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DROP TABLE IF EXISTS `media_publications`;
CREATE TABLE `media_publications` (
  `id` int(11) NOT NULL AUTO_INCREMENT,
  `media_id` int(11) NOT NULL,
  `user_id` int(11) NOT NULL,
  `date` timestamp NOT NULL DEFAULT CURRENT_TIMESTAMP,
  `description` varchar(1000) DEFAULT NULL,
  PRIMARY KEY (`id`),
  KEY (`id`,`user_id`)
) ENGINE=INNODB;

Would it be pointless to have id as a primary key here? Should I just have id + user_id as the primary key considering I need it as a foreign key to another table?

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Uhm, why just id is not enough for FK in that another table? –  zerkms Jan 10 '12 at 10:26
1  
Does the combination media_id and user_id uniquely identify a row? –  Oded Jan 10 '12 at 10:28
    
With InnoDB engine, you can almost never go wrong about setting the PK as auto_increment field. –  N.B. Jan 10 '12 at 10:37
    
@zerkms Isn't it better to have an index on foreign keys references? (in my referring table votes.user_id + votes.id is a UNIQUE KEY so in fact it's a requirement to make the FK) So I'm wondering if I'll be needing primary key = id in addition to the compound key I proposed. –  amiawizard Jan 10 '12 at 10:55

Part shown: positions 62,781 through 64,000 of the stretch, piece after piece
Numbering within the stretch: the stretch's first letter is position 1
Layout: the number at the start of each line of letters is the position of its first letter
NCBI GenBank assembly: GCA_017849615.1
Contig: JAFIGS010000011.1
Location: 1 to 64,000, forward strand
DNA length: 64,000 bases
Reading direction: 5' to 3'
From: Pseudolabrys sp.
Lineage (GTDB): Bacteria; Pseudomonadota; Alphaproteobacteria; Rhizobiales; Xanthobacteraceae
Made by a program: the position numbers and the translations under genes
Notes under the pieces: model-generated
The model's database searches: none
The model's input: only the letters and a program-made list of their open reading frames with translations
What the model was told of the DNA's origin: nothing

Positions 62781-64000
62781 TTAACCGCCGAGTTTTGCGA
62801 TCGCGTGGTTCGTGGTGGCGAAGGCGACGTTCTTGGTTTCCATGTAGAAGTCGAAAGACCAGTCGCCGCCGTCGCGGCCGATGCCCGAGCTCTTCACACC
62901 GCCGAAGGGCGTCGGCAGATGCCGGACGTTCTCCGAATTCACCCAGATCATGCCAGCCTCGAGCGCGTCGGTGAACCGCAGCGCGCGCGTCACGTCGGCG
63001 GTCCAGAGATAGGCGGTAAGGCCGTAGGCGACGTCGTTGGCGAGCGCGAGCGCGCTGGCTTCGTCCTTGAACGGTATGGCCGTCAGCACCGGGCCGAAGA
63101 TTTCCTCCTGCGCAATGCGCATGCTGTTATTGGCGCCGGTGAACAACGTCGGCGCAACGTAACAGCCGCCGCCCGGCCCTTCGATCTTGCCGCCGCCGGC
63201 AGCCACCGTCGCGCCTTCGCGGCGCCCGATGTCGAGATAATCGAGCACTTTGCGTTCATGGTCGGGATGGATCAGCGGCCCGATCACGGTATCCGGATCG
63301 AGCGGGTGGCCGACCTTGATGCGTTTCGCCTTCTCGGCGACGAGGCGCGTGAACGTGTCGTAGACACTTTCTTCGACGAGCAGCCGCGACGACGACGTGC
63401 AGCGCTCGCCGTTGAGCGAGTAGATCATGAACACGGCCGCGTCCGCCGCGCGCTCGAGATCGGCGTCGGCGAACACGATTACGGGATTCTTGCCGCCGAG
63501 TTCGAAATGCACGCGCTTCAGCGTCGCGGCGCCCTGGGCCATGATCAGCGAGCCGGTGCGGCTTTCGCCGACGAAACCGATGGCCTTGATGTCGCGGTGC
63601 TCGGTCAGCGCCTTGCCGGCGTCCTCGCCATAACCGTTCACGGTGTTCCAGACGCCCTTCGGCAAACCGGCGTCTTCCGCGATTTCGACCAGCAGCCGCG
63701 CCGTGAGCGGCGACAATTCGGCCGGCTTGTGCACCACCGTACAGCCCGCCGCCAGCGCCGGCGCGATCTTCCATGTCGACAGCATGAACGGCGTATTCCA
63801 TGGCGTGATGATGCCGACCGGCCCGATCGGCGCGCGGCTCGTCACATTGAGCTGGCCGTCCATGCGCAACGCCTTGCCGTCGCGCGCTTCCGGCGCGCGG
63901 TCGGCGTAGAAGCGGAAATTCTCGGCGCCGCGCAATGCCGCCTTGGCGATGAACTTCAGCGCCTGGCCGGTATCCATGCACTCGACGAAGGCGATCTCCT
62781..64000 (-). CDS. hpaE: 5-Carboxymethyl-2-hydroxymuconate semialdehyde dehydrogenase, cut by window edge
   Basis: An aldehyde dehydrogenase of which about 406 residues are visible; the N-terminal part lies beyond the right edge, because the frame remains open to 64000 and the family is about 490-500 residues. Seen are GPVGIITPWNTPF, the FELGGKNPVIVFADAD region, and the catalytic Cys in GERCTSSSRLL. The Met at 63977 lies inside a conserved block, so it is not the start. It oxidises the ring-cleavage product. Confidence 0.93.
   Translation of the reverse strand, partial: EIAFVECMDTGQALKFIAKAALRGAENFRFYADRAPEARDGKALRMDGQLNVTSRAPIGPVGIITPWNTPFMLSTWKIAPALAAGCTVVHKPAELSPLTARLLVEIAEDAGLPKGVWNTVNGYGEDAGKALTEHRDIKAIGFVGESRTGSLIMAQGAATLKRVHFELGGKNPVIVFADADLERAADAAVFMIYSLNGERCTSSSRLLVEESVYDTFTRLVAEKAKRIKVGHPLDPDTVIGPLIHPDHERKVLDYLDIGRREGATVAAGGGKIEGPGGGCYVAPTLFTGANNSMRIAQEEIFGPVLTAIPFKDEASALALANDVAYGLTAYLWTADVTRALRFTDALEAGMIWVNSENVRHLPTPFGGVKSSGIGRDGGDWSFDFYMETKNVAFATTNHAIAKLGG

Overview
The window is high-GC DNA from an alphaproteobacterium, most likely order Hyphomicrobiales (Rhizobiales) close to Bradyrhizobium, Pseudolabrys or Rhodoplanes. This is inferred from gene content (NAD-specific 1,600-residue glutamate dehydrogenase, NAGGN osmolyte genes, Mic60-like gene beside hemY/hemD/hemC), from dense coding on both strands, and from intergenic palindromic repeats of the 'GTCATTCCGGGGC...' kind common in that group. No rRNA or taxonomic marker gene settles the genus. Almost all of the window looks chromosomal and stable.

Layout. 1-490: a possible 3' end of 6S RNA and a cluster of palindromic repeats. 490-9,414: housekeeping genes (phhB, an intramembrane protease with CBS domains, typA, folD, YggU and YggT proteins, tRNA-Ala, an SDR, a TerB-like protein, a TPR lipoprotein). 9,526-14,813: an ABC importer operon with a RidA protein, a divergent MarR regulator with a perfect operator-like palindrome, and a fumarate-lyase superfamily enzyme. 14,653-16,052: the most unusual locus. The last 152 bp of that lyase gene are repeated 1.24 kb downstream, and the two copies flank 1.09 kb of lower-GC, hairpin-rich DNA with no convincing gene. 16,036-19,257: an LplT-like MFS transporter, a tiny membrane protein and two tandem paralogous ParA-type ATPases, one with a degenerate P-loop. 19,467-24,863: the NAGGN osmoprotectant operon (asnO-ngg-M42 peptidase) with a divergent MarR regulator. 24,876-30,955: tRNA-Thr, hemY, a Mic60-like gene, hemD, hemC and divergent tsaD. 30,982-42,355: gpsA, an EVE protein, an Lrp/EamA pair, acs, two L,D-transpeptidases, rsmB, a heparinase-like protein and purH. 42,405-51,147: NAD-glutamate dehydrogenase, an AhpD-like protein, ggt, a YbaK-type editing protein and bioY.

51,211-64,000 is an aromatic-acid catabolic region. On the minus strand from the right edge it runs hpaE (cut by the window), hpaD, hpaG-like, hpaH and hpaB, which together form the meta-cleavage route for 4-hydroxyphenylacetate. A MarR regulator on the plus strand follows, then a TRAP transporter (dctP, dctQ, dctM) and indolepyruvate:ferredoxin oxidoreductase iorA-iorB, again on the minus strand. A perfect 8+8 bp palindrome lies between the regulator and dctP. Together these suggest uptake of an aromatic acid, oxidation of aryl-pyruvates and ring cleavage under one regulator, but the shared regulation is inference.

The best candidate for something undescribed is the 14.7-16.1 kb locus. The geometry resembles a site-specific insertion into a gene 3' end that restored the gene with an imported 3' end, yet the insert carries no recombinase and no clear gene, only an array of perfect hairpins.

@zerkms Isn't it better to have an index on foreign keys references? (in my referring table votes.user_id + votes.media_publication_id is a UNIQUE KEY so in fact it's a requirement to make the FK) So I'm wondering if I'll be needing primary key = id in addition to the compound key I proposed. –  amiawizard Jan 10 '12 at 11:01

4 Answers 4

up vote 2 down vote accepted

You must have id as the primary key because it is an AUTO_INCREMENT and you're using InnoDB. You can create a unique index on the 2 columns (I'd put user_id first) to use in child table foreign keys

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Why put user_id first? –  amiawizard Jan 10 '12 at 11:05
    
@amiawizard: so it's useful for queries on user_id by itself –  gbn Jan 10 '12 at 11:15

not each unique combination of rows should be a primary key. potentially you can use it this way, but it will be an awkward solution.

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It is a good idea to explicitly mark the primary key as the primary key.

That way you won't have to add another index that will partially duplicate you primary key or the foreign key to the users table (though the latter is not currently there).

P.S. many people seem to confuse identity fields with primary keys. The identity field can easily be a part of the primary key (but should be the prefix if the table is InnoDB and the field is autoincremented integer).

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It's pointless to have key on id, user_id since the primary key is always the last key in the secondary indexes in InnoDB (although optimizer not always takes the advantage of this), and since key may be used only if the left-most part is specified. So either create key only on user_id, or if it should be unique accross user_id/id, on user_id, id. In that way you can use index in both queries WHERE id = and WHERE user_id =

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